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Friday, 27 August 1920

Mr HUGHES (Bendigo) (Prime Minister and Attorney General) . - I move -

That the House at its rising adjourn until Tuesday next at 3 p.m.

The need for an extra sitting day is obvious. Parliament has been in session since the 26th February, but of measures that may be regarded as of first importance we have passed only the War Gratuity Bill, the Repatriation Bill, and the Anglo-Persian Oil Bill. In this House the Industrial Peace Bill has been dealt with, and we are now in the throes of parturition with the Conciliation and Arbitration Bill. That is practically all the legislation that has been done, and even our most friendly critic could not say that it is excessive for the time we havebeen at work. Honorable members, since they first had the pleasure of looking on each other's intelligent and radiant countenances, have had given to them an inducement to work harder, and I hope that I do not ask too much in requesting them to come here at 3 o,'clock on Tuesday next, when means will be found for occupying the rest of the day.

Mr Tudor - Does the motion mean that we are to sit on Tuesdays for the remainder of the session?

Mr HUGHES - Certainly. I do not like to do these things in too brutal a way, but I must add that to meet on Tuesday will not in itself be sufficient. It is a hateful thing to do ; yet next week I must move that the House meet on Thursday mornings at 11 o'clock a.m.

That is the end of my horrid programme for the time being. But let me put these considerations to the House. If honorable members wish to come here during January and February, of course the way is quite open; but a constitutional Convention is to be elected next year, and its election will be preceded by a campaign in which honorable members who take an interest in the alteration of the Constitution must bear a part. Some honorable members may wish to be candidates for election to the Convention, and they cannot be in their places here and in the country at the same time. Therefore, quite apart from the urgency of the legislation on the Government programme, there are good reasons why we should endeavour to conclude our business before Christmas. Let me, to the best of my ability, say without consulting the notice-paper what that business is. We have first of all to deal with a batch of industrial Bills, the second of which is now before the House. It is receiving the most minute and careful attention^ and in process of time will emerge and take its place amongst others on the statute-book. To follow there is the Public Service Arbitration Bill, which completes the batch of industrial measures. Another batch deals with the Public Service! gum Public Service - the Public Service Amendment Bill, and a Public Service Business Management Bill. There must be a separate Public Service Superannuation Bill, unless we can incorporate its provisions in the main amending Public Service Bill. The Navigation Bill contains, I think, about 140 clauses, and that is not a measure to be "rushed." The other day I gave notice' of a New Guinea Bill, and also a small Bill to amend the Nauru Island Act, necessary in consequence of our having included. Ocean Island. There axe Bills relating to passports and naturalization, and the question of defence.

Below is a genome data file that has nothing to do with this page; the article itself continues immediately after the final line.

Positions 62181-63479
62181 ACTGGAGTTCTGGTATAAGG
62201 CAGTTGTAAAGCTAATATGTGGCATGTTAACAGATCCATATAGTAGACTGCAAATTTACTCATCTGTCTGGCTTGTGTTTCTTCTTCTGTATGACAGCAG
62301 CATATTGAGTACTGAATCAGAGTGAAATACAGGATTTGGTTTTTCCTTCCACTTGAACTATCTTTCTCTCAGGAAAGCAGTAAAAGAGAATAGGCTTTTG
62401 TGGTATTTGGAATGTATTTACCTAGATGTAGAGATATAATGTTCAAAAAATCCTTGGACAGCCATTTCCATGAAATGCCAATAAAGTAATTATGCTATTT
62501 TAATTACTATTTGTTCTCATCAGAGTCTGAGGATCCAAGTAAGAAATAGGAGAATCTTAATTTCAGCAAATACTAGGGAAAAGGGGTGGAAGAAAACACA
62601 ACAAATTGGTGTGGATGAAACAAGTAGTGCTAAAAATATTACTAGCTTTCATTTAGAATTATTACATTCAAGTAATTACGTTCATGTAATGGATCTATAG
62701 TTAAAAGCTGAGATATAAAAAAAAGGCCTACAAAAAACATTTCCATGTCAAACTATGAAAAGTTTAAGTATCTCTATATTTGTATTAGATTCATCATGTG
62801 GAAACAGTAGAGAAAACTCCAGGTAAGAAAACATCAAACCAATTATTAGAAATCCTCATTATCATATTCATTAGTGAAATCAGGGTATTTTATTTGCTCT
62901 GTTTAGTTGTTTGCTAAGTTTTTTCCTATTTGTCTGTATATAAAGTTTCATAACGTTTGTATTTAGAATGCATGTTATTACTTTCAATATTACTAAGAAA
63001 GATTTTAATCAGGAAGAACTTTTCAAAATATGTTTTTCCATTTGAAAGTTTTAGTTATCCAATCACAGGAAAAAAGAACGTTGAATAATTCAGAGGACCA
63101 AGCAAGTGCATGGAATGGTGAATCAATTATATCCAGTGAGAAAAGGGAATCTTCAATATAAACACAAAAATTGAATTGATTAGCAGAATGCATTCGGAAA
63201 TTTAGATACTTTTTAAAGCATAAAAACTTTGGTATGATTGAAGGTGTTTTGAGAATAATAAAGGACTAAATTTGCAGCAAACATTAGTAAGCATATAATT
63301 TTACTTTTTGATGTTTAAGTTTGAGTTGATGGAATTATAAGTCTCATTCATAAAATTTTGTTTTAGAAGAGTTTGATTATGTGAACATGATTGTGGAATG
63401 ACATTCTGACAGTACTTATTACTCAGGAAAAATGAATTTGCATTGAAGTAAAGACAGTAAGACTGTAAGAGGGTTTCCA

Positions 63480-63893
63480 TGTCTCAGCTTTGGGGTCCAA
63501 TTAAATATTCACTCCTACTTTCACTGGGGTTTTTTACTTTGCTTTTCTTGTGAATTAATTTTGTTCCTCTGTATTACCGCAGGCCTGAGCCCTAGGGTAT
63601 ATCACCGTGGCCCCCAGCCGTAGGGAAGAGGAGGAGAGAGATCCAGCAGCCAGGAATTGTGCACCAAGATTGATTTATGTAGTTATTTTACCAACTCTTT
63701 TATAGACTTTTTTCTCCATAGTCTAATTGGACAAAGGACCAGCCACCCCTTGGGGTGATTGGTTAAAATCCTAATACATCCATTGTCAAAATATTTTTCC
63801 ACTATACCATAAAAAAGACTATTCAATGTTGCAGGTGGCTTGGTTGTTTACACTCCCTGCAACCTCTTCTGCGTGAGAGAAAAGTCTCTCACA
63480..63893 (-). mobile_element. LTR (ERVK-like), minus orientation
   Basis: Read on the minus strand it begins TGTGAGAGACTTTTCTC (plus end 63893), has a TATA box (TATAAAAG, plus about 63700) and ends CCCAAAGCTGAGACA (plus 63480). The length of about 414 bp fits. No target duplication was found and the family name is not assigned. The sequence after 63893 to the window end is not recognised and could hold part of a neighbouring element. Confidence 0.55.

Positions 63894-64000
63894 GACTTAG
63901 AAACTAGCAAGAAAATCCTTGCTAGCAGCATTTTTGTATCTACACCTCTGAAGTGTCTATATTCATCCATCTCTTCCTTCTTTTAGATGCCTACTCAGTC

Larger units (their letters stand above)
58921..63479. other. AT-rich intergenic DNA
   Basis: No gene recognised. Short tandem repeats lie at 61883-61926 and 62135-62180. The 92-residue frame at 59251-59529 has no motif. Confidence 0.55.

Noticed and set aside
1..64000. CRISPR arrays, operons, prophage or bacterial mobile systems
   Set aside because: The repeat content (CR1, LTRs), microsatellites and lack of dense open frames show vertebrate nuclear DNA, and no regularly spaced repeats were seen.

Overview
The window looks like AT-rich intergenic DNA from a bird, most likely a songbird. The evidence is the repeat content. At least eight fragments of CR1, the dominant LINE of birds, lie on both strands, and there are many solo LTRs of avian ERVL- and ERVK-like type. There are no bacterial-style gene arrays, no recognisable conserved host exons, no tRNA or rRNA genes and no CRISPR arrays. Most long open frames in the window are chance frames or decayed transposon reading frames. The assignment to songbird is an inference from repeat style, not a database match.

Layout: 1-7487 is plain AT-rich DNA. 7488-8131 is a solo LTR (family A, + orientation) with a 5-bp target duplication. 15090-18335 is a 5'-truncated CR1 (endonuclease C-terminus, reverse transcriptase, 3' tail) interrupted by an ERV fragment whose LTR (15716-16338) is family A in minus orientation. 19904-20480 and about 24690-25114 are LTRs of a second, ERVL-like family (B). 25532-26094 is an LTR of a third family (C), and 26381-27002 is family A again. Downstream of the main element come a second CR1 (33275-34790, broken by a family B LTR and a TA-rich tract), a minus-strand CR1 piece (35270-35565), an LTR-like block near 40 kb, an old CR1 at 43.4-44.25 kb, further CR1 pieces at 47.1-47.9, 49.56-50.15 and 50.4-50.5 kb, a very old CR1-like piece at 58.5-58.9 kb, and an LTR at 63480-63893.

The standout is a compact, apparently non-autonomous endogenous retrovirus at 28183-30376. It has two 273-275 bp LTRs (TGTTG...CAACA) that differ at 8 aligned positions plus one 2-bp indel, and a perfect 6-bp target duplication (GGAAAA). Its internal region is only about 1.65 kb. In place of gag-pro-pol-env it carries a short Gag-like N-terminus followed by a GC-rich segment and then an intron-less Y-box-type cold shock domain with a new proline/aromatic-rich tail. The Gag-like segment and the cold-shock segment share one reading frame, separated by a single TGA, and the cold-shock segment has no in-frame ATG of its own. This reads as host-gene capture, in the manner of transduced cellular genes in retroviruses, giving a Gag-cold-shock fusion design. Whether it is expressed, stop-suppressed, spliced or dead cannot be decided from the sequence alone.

Mr TUDOR (YARRA, VICTORIA) - What about Bill Watt - not what Bill?

Mr HUGHES - I do not know; we shall see what we shall see, and in the meantime I cnn only say "Watt, oh!'' I have got to rather an appalling stage in my catalogue of crimes, but I have still to say that my right honorable friend, the Treasurer, proposes to deliver his nearly incubated Budget, which will involve certain consequential legislation. Then there is . a Bill relating to Commonwealth bank notes, the Estimates, and the Tariff. An opportunity has been promised to discuss the Estimates, and an opportunity must be afforded. Honorable members may look at such a list of measures lightheartedly, and even smile; but if they smile after they have been considering them for eight or nine weeks, they are more optimistic and cheerful than I am when at my best. When I saw the House the last time it had been at work on the Tariff for eight months, there was little smiling about it, and on that occasion I heard the honorable member for Melbourne (Dr. Maloney), at 3 o'clock in the morning, deliver an oration on dungarees that would have created commotion in a cemetery. However, I have endeavoured to apportion out the time at our disposal and I see that, allowing a fair margin for each measure, we cannot get throught under twenty-eight weeks. There are now sixteen weeks between us and Christmas, and, therefore, it is necessary, if we hope to complete the business, to practically double our sitting time. I confess that that sort of thing has no charm for me, but it lias to be done, and I am asking only a fair thing, to which I think honorable members will agree. Although some of these measures may not appeal to some honorable members, yet every honorable member has some measure in which he is interested, and desires to see passed. As to the Tariff, the present state of uncertainty ought not to be allowed to continue; we ought not to permit a Tariff to be ad ministered, as for years past, without any consideration at all being devoted to it by this House. We are confronted with a mass of work that calls for our earnest and immediate attention, and I beg to submit the motion.

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